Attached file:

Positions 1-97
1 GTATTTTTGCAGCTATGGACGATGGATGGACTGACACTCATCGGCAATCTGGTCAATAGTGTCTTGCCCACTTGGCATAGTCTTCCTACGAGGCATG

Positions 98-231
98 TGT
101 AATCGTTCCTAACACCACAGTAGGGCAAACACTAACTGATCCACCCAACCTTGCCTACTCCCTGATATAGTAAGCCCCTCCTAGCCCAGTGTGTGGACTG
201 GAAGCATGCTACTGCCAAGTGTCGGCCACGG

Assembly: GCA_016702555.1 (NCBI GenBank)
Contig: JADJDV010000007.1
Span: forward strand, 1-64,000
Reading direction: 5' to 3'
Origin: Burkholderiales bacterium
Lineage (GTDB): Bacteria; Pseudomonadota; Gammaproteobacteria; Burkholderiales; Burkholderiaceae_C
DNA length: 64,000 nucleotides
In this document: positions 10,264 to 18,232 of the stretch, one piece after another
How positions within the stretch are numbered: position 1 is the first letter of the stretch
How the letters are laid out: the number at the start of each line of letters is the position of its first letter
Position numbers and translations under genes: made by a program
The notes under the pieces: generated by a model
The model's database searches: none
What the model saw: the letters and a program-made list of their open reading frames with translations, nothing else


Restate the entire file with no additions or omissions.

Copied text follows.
Positions 1-97
1 GTATTTTTGCAGCTATGGACGATGGATGGACTGACACTCATCGGCAATCTGGTCAATAGTGTCTTGCCCACTTGGCATAGTCTTCCTACGAGGCATG

Positions 98-231
98 TGT
101 AATCGTTCCTAACACCACAGTAGGGCAAACACTAACTGATCCACCCAACCTTGCCTACTCCCTGATATAGTAAGCCCCTCCTAGCCCAGTGTGTGGACTG
201 GAAGCATGCTACTGCCAAGTGTCGGCCACGG

Assembly: GCA_016702555.1 (NCBI GenBank)
Contig: JADJDV010000007.1
Span: forward strand, 1-64,000
Reading direction: 5' to 3'
Origin: Burkholderiales bacterium
Lineage (GTDB): Bacteria; Pseudomonadota; Gammaproteobacteria; Burkholderiales; Burkholderiaceae_C
DNA length: 64,000 nucleotides
In this document: positions 10,264 to 18,232 of the stretch, one piece after another
How positions within the stretch are numbered: position 1 is the first letter of the stretch
How the letters are laid out: the number at the start of each line of letters is the position of its first letter
Position numbers and translations under genes: made by a program
The notes under the pieces: generated by a model
The model's database searches: none
What the model saw: the letters and a program-made list of their open reading frames with translations, nothing else